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Beef Cattle Bull Selection and Management

       For many cattle producers, there comes a time of year when important decisions are made regarding the cow herd.  Many producers begin to receive sale catalogs, view sale publications, and may be receiving calls from previous bull suppliers.  It is important for producers to make sound judgments about their herd sires.  A poor bull buying decision might leave a producer with a product they don’t need or don’t want in their herd.  On the other hand, a good bull buying decision will increase the producer’s chances of having a more profitable calf crop.

     Why is bull selection important?
Bull selection, on average, has a greater impact on the genetic improvement of a herd than most producers realize.   Because the sire is more likely to produce a higher number of calves in his lifetime compared to a cow, a sire has the potential to contribute a larger portion of the genes to the herd.  Because of the large genetic contribution a sire makes to a herd of animals, it is important to manage the risk associated with the purchase of a new bull.  Fortunately, the level of risk associated with the selection of a new bull is manageable using well planned breeding programs and high quality information.

Setting Herd Goals
A good breeding plan is very useful when establishing both short and long-term herd goals.  Many times, we fail to spend adequate time defining our selection priorities.  Most successful cattle managers have a written plan and a list of both short and long term goals for their cow herds.  Their goals are well defined, achievable, and revised on an annual basis.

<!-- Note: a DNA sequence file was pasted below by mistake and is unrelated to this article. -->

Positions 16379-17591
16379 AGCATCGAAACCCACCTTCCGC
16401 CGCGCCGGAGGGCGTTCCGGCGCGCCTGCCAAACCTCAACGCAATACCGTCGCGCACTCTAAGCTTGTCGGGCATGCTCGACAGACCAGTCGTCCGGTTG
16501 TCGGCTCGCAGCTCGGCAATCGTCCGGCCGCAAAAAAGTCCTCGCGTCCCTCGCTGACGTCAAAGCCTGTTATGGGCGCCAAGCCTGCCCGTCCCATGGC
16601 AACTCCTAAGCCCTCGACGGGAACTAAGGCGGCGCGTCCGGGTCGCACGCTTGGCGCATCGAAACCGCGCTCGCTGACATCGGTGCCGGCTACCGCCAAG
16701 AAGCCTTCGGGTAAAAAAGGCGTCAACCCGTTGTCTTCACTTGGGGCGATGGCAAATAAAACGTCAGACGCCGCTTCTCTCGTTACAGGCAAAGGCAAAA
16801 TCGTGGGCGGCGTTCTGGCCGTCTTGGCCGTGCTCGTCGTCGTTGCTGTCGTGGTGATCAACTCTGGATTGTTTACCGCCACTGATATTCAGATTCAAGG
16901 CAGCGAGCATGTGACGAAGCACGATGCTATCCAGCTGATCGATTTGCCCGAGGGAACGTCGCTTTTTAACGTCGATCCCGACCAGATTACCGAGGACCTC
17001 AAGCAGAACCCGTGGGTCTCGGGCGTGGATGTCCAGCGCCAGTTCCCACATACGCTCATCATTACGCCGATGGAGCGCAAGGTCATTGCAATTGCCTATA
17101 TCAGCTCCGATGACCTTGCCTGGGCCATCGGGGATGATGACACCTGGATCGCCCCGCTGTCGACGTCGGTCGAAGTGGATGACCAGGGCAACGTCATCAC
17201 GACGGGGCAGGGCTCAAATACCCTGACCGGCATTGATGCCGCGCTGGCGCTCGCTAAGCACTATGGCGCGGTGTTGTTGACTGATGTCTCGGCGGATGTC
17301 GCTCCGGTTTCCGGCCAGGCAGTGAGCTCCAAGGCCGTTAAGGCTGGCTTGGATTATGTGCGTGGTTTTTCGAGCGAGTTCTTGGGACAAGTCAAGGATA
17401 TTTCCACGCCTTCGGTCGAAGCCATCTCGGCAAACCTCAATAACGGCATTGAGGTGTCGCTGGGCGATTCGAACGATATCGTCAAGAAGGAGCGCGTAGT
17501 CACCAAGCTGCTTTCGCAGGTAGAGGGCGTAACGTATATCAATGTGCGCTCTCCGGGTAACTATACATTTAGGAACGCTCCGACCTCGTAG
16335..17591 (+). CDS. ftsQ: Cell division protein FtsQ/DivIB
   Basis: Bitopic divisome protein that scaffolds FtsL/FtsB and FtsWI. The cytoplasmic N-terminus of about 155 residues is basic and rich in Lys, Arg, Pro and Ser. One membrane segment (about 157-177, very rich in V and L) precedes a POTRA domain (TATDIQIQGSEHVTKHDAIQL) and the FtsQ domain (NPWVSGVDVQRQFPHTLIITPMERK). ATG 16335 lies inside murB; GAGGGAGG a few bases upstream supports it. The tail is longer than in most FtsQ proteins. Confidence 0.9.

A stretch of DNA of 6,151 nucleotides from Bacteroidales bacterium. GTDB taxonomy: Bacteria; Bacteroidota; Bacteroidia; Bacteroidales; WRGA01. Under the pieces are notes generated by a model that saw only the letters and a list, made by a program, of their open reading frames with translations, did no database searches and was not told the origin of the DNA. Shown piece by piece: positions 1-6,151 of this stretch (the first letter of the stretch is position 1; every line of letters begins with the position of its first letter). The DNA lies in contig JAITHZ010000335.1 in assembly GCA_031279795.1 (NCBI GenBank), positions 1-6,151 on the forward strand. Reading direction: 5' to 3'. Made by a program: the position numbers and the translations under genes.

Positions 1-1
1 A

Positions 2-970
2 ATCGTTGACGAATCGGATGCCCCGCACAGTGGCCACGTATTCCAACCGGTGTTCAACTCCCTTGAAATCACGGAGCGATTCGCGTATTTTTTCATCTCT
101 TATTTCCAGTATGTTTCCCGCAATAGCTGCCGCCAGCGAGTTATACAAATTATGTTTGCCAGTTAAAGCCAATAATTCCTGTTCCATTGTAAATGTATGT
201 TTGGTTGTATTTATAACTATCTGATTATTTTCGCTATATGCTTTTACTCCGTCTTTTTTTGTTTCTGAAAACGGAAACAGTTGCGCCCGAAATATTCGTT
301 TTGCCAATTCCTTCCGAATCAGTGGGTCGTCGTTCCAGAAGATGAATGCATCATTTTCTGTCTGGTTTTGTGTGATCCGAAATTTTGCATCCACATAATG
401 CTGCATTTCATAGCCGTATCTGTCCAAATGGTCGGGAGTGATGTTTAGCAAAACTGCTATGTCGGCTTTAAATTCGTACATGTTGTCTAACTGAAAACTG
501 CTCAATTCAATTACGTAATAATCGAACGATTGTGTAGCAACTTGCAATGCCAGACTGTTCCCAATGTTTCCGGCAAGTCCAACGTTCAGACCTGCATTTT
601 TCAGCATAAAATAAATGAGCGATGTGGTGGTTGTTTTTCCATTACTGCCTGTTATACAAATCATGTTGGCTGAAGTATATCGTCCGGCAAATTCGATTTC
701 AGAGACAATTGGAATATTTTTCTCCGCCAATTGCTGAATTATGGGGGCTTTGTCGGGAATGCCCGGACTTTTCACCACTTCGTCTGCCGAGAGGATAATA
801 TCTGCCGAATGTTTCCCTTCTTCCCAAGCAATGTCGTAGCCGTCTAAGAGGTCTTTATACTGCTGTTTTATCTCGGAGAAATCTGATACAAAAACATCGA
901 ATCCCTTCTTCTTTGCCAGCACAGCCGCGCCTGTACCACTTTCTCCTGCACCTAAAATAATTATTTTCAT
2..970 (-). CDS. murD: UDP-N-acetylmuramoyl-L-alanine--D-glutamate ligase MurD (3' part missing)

Where do you start? 
     The answer to this question is not straightforward because of the diversity within the cattle industry.  Therefore, a producer should assess their current position in the industry and ask themselves several questions:

     What type of cattle do I produce?

     What industry segment(s) do I belong to (cow-calf, stocker, feeder, seedstock)?

     What impact do my cattle have on different industry segment(s)?

     The next logical step is to determine the current status of the herd for performance and profitability.  It is difficult to make improvements in a herd’s performance and profitability when the present status is unknown.  It is necessary to evaluate current performance records, herd averages, costs of production, and sources of revenue.  Having an established starting position makes it easier to develop goals for genetic improvement.

     Many cattle producers are able to determine their herd’s performance level because they record information on the performance of their cow herd.  For example, a producer might record birth weights, weaning weights, and yearling weights.  Unfortunately, the average cattle producer does not maintain the same level of information for the financial status of their operation.  For some producers, it is difficult for them to quote their current average cost per cow.  If costs and revenue are well known, the task of determining the economic importance of traits is easier.

How often do you think about the goals of your customer? Do you know who your customer is?  If you take the time to study most successful businesses, a majority of them have a customer evaluation system to determine customer satisfaction.  This same principle must apply to the cattle industry and our herd goals must be synchronized with the goals of our clients.  Understanding the needs of our customers is a necessary step to deciding which bull is best and an important start to understanding the needs of your customers.

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